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CBC Explained: 5 Important Things to Know About a Complete Blood Count Test

CBC explained

So, your physician has ordered a complete blood count test. You’re probably a little nervous and wondering what this means.

A CBC test is the most common test performed each year. One in every eight people will get one.

So take a breath. We’ve put together a list that will help get CBC explained clearly for you.

CBC Explained: What to Know About a Complete Blood Count test

Let’s look at some of the facts surrounding the CBC to keep you informed and at ease.

1. What Is a CBC Test

The test stands for complete blood count, which means the test will count the cells that make up your blood. Your blood is made up of red blood cells, white blood cells, and platelets. 

Your doctor may order the test to check for things like:

  • Anemia
  • Unexplained weakness
  • monitor an existing blood condition
  • to see how medications are affecting your blood

2. How Is the CBC Done

The test is simple. As long as it is the only test you are having that day, you can eat and drink beforehand.

The test takes a few minutes. A lab technician or nurse will take a sample of your blood by putting a needle into a vein in your arm. After the sample is collected, it will be sent to a lab to be analyzed. 

3. What Is Included in the Test

The test measures a variety of things to get an understanding of your overall health. Here’s a breakdown of what is being measured:

  • Hemoglobin- This is a protein in your blood that holds oxygen.
  • Red blood cells- These cells deliver the oxygen to your body. If your RBC count is too low, it could be a sign of a condition like anemia.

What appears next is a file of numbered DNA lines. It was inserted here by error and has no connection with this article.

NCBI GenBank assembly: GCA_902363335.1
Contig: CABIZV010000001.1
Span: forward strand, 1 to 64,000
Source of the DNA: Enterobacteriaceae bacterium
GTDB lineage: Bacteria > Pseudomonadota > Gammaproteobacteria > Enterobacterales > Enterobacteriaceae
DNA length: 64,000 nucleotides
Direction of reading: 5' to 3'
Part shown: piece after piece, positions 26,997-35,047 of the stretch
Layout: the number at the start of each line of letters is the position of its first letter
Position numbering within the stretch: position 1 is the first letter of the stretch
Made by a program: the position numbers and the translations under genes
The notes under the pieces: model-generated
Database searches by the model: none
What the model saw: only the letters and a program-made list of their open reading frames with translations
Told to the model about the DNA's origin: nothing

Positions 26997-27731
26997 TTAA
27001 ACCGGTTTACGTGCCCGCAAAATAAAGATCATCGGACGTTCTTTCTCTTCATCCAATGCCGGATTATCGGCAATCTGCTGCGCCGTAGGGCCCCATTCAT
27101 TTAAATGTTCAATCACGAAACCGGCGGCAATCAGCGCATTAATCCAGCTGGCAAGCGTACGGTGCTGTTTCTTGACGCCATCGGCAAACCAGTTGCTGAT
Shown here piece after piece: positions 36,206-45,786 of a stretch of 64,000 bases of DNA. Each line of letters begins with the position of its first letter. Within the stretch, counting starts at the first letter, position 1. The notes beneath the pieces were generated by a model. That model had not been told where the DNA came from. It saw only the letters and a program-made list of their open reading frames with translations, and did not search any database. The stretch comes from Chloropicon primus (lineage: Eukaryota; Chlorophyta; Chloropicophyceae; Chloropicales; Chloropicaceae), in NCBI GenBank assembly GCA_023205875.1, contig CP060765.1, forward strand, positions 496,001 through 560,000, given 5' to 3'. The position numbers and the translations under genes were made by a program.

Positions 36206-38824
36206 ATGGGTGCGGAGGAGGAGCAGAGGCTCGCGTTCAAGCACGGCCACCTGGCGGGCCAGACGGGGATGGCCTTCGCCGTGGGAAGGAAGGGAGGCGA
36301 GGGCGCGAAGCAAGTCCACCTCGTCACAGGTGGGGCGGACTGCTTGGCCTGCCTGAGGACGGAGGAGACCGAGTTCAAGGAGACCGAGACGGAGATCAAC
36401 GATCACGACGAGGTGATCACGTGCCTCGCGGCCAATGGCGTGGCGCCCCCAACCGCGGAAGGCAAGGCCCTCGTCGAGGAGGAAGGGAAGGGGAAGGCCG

• White blood cells- These are the germ-fighting cells. Too many WBC could be a sign of inflammation or infection. If you have too few, it could be a sign of a viral infection or a bone marrow disease.
  • Hematocrit- This test indicates how much of your blood is made up of RBC. If this count is low, it could be a sign of iron deficiency while a high sign could mean dehydration. 
  • Platelets- These are basically the glue that holds your blood together. They help you clot your blood. 

4. Results 

Your results should come back with a column that is for your results and another for your reference range. Your results should be within the reference range. Things like anemia or dehydration could sway your results. 

Each lab is different and things like your age, sex, and where you live can affect the reference range. Generally, your main ranges should be as follows:

  • White blood cells-4,500-11,000 cells/mcL 
  • Red blood cells-4.5 million-5.9 million cells/mcL for men and 4.1 million-5.1 million cells/mcL for women
  • Platelets-150,000-450,000 platelets/mcL 

Hematocrit and hemoglobin levels will also show up on your results, and your physician will discuss all results with you.  

5. Test Is Not Always Final

In some cases, further testing is needed. Results out of the reference range may or may not require additional tests. 

For example, if you are a normal and healthy person with no other existing conditions and you have slightly out of range results, it is not likely that the doctor will order more tests. If however, you are undergoing treatment for something like cancer, your doctor will most likely order additional testing if your results are out of range. 

Moving Forward

With the CBC explained for you, hopefully, you feel confident about your test. There is no need to worry about this common procedure. 

For more information like this, click here.

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